Friday, August 3, 2012

Uncommon Bestsellers, #51-72

56. The Forgotten Waltz, by Anne Enright - Read the Star Tribune's take on Enright's follow up to her Man Booker Prize winning novel, The Gathering.

59. Thirty Two magazine - The twin cities' newest magazine is focused on the city, our city, as it is and as it ought to be, damnit! Its inaugural issue includes interviews with the likes of local booksellers, musicians, professional alcoholics and more. 

60. The President's Club, by Nancy Gibbs and Michael Duff - is the book the film The Skulls is based on.

62. The Power of Habit, by Charles Duhigg - There are two books this past month, and like a million overall, that I completely missed the boat on, until customers kept buying them: John Green's The Fault in Our Stars and The Power of Habit: Why We Do What We Do in Life and Business. I get the feeling this spot on NPR had something to do with the latter's sudden popularity. As far as the John Green, I get the feeling teenage girls like reading. I myself am a little worn out from all these "Why" and "How" books, currently in vogue, that simultaneously strain to elucidate and erase the mysteries of the universe while concentrating for the most part on your personal life. You know the sort I'm talking about: "Why Your Favorite Color's Green," "What You Hate about Your Friends (And You)," "How the Food You Eat Determines Who Will Run for Local Office," etc. Books that whittle away at a fantastically sharp, not necessarily elaborate, more or less reductive argument with the pop-scientifically dull edge of anecdotal "evidence." Especially when the argument, nine times out of ten, is that our minds and predilections for gang violence and corn dogs are likely not to change. But then again I just picked up The Self Illusion: How the Social Brain Creates Identity and, literally, CAN'T WAIT! So what the hell do I know.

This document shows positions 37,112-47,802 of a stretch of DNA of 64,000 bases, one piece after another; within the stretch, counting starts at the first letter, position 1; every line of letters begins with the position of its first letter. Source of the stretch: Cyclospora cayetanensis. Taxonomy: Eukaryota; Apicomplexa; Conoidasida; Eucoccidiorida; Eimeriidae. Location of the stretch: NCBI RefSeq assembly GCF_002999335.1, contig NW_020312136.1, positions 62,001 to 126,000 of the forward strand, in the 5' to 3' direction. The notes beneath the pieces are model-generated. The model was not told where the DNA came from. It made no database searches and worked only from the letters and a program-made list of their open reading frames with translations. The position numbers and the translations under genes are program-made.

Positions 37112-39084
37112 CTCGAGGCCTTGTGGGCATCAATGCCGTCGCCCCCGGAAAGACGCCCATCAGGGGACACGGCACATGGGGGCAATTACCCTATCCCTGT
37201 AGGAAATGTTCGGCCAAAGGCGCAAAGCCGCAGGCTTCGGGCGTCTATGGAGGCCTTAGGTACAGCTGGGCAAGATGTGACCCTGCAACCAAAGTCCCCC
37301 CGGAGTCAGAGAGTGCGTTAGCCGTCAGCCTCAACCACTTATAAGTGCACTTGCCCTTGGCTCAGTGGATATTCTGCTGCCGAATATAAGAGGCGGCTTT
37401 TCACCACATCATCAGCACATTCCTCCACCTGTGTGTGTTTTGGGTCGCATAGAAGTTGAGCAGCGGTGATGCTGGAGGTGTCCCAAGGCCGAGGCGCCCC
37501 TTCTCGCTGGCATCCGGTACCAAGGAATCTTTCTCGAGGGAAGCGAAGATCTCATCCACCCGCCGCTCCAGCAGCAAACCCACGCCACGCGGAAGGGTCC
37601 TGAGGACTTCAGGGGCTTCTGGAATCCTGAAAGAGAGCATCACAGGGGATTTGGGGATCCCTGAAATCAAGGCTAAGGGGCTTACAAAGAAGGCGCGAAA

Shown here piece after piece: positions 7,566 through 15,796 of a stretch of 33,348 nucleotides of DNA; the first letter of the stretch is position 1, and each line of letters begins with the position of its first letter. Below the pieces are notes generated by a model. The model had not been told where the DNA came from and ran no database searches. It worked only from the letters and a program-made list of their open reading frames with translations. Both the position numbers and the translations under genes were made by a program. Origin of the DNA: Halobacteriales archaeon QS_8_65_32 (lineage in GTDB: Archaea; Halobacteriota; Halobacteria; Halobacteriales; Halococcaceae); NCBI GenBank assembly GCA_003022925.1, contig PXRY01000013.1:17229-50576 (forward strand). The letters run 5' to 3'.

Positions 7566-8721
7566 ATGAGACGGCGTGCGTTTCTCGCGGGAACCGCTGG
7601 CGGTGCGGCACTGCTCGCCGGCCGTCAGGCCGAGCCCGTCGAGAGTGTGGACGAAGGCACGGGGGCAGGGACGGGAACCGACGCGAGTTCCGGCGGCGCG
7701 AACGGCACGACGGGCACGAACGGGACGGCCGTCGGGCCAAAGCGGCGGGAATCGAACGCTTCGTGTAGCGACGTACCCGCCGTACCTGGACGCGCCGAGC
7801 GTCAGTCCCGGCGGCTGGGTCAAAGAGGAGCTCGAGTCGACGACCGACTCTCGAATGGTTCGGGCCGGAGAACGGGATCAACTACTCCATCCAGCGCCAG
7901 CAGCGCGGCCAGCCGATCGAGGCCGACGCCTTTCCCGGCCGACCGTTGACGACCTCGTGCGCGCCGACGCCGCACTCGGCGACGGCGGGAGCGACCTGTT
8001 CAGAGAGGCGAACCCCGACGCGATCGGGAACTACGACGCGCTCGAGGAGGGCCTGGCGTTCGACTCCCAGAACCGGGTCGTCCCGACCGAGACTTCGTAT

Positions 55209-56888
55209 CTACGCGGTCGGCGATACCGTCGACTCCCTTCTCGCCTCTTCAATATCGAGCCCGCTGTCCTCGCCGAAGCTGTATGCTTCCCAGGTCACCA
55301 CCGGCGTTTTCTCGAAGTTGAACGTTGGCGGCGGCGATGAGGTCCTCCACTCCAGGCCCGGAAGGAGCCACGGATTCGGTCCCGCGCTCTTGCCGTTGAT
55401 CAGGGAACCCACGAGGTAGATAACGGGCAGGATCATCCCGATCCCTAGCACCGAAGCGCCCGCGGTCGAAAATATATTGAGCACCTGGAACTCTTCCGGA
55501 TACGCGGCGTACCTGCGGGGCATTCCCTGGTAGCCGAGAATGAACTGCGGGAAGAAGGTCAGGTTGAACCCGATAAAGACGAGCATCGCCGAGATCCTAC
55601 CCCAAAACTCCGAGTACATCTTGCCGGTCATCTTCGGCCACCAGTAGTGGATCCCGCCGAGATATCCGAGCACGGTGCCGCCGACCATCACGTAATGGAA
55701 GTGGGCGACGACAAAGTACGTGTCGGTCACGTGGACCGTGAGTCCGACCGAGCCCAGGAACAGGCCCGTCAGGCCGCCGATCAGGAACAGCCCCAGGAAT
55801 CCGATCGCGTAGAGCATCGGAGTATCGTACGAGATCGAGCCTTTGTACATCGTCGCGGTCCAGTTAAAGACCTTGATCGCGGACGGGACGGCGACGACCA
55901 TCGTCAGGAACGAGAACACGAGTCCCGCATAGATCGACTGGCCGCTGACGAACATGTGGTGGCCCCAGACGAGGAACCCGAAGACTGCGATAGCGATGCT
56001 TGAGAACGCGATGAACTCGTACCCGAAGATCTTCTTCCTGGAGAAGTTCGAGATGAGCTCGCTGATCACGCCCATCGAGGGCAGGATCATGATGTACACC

66. Bird by Bird: Some Instructions on Writing and Life, by Anne Lamott - The only book from the mid-nineties on our list and the only book with nine words in its title not to tell you what your problem is.

 67. Tiny Beautiful Things: Advice on Love and Life from Dear Sugar, by Cheryl Strayed - While Wild continues its trek toward the top of our list, Strayed's advice column from another-other life isn't far behind. As far as I can tell, the book's title is in reference to its contents, with outrageous words of wisdom like, "Trusting yourself means living out what you already know to be true," and "Stealing clothes is easy."

70. The Chemistry of Calm, by Henry Emmons, MD - jumped from #97 and comes to us from local author and integrative psychiatrist Henry Emmons. Okay, okay... Henry Emmons, MD.

72. The Long-Shining Waters, by Danielle Sosin - Winner of the Milkweed National Fiction Prize, Duluth's own Danielle Sosin's debut novel, following her collection of short stories, Garden Primitives, is a word-of-mouth sensation, set on Lake Superior, from 1622 to the year 2000. We'll get deep inside the book next week, when Danielle Sosin sits down (on her computer) to talk lakes, in a brand new edition of Common Questions for Great Authors.

That's it...

For now! Just a few more spots to fill. What will end up on the list? An Everlasting Meal? How to Tattoo a Banana? Gosh, I'm hungry.

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